DESTINATION TOKYO –popular 1943 mid-war Hollywood view of the submarine service, directed by Delmer Daves, written by Daves and Albert Maltz ( this patriotic mission didn’t keep him from the scourge of the blacklist). It was nominated for an Oscar for Best Story (Steve Fisher).
Easy to see why it was a hit * back when (that go-get-’em title helping), but today it’s rather taxing, especially in view of the tighter, more realistic sub flix that followed. The stereotypes in the crew aren’t as much fun as those in other same-year propaganda rousers Guadalcanal Diary and Air Force; just tired reheats of the familiar.
As the captain of the ‘Copperfin’, Cary Grant comes off best in a low-key, assured portrayal of the skipper as father-figure. John Garfield, Alan Hale and Dane Clark are wearying.
It’s a long (135 minutes) journey these boys make before they can sneak into Tokyo Bay and send a ‘Nip’ carrier to the bottom (cue audience cheers): about 25 minutes worth of trimming would have helped. It did inspire a fan of Grant’s, a young turk from the Bronx named Bernard Schwartz, to join the submarine service. He eventually made it to Tokyo Bay and witnessed the Japanese surrender. A few years later he’d sail into uncharted Hollywood waters and change his name to Tony Curtis. In 1959 Curtis would co-star with Grant in a popular sub-set comedy, Operation Petticoat.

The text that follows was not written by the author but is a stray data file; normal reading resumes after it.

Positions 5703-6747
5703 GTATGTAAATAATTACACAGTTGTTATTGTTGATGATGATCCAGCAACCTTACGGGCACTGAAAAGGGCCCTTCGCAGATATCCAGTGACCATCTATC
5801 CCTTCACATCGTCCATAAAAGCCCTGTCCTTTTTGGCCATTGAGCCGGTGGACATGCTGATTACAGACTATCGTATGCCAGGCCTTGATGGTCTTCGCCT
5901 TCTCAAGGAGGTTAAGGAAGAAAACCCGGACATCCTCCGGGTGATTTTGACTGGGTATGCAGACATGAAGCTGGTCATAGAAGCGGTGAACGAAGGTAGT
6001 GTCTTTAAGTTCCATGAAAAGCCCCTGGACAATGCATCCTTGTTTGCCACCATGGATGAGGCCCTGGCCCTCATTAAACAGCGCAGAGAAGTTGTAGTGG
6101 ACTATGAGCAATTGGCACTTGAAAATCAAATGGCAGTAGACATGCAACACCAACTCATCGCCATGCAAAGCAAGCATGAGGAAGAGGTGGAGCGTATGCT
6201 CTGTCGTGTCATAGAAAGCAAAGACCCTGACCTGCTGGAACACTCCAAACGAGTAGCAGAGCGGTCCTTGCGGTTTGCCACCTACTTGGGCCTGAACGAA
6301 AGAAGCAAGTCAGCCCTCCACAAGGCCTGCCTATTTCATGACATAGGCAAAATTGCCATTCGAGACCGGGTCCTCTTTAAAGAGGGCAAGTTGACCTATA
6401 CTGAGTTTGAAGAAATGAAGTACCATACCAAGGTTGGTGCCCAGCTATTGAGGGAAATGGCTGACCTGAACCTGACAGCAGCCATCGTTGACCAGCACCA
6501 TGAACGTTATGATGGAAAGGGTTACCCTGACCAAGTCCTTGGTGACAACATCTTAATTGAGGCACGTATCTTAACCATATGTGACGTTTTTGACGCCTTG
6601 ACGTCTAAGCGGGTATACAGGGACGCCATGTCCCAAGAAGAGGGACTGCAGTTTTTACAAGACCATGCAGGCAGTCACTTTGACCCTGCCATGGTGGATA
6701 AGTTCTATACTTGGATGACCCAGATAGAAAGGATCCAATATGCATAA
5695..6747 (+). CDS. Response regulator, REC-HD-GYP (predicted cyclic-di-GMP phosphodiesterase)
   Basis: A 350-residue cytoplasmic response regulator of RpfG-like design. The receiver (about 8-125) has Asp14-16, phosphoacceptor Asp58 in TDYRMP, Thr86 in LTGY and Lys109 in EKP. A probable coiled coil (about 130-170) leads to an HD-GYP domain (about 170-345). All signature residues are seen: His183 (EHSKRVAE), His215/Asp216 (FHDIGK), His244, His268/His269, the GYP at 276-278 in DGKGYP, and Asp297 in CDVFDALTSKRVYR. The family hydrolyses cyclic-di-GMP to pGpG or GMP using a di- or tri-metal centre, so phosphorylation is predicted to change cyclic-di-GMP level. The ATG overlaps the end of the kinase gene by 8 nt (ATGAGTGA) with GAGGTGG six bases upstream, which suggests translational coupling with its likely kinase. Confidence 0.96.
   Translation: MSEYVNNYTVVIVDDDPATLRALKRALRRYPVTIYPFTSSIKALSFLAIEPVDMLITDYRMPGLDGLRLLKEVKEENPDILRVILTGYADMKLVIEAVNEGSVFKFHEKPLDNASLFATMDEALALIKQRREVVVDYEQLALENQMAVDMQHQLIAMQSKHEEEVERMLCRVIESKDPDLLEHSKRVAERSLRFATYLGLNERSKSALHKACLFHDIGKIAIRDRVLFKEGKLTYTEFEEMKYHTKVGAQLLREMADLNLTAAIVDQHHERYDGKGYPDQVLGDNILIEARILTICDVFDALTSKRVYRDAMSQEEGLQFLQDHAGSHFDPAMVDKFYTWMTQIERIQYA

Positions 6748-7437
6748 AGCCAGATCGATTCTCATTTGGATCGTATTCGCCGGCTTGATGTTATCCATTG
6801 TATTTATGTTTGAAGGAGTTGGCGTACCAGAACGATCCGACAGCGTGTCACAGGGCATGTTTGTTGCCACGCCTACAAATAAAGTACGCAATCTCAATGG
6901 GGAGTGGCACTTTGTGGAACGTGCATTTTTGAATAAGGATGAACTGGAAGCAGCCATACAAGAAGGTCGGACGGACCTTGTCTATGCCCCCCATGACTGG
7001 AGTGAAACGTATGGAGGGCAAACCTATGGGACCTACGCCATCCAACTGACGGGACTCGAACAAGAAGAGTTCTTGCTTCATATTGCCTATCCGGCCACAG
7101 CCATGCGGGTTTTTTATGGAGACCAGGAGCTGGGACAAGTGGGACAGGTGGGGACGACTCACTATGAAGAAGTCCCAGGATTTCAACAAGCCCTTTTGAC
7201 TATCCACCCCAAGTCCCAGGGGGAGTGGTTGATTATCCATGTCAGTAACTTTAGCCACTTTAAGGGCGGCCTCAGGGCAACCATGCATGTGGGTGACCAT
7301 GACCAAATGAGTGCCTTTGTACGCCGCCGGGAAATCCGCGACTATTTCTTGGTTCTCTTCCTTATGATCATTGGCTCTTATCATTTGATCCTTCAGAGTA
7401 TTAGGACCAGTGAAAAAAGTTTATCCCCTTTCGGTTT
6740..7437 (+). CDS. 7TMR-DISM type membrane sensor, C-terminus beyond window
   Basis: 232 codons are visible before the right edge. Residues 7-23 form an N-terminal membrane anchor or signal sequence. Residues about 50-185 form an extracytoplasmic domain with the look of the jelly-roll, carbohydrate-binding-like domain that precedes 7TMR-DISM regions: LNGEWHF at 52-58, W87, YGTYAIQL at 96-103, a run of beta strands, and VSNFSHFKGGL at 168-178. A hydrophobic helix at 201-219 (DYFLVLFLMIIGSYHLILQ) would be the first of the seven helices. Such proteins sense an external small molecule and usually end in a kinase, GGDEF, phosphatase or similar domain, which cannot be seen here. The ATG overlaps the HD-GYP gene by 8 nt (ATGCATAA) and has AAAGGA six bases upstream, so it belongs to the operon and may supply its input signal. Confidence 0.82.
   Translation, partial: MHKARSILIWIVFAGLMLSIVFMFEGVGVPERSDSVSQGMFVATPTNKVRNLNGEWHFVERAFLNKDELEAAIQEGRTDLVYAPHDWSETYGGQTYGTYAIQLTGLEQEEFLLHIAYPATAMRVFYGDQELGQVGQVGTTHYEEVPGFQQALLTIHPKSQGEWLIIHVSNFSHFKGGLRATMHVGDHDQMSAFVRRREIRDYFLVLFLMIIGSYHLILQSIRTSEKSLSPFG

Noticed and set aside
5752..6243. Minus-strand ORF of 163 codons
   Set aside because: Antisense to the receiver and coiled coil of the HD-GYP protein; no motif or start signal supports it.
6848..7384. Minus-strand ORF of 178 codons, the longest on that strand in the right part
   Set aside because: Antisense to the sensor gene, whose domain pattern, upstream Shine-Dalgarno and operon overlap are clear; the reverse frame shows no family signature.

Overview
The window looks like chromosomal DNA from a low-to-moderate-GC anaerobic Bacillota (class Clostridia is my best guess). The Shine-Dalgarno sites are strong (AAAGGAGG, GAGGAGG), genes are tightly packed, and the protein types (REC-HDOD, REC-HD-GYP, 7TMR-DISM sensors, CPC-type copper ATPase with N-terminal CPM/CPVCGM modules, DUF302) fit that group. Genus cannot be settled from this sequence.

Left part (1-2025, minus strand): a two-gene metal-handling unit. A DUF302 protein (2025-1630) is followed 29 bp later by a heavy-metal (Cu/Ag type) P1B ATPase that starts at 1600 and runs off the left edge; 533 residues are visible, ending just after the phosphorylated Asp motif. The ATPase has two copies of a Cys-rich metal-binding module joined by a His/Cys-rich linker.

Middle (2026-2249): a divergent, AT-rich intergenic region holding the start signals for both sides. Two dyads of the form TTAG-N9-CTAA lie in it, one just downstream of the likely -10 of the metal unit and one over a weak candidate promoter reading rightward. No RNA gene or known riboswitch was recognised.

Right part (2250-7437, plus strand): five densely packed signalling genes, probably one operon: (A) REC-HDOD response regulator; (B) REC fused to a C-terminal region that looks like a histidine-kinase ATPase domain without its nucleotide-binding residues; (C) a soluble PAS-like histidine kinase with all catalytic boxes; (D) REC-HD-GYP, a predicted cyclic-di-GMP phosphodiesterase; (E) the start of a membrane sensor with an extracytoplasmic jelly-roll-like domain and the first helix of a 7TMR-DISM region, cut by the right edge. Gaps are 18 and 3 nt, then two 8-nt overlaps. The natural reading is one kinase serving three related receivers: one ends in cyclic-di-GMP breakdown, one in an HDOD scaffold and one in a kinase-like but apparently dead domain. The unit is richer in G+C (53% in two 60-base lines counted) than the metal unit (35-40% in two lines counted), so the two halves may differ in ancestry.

With John Ridgely, Warner Anderson, William Prince, Tom Tully, John Forsythe, Peter Whitney and Whit Bissell.
- * Various sources have the film as either the 8th or 13th most popular of the year. Always tough to pin these figures down, as some are reported as ‘rentals’, which are not the same as grosses, and often they do not include foreign revenue. But then you knew all that…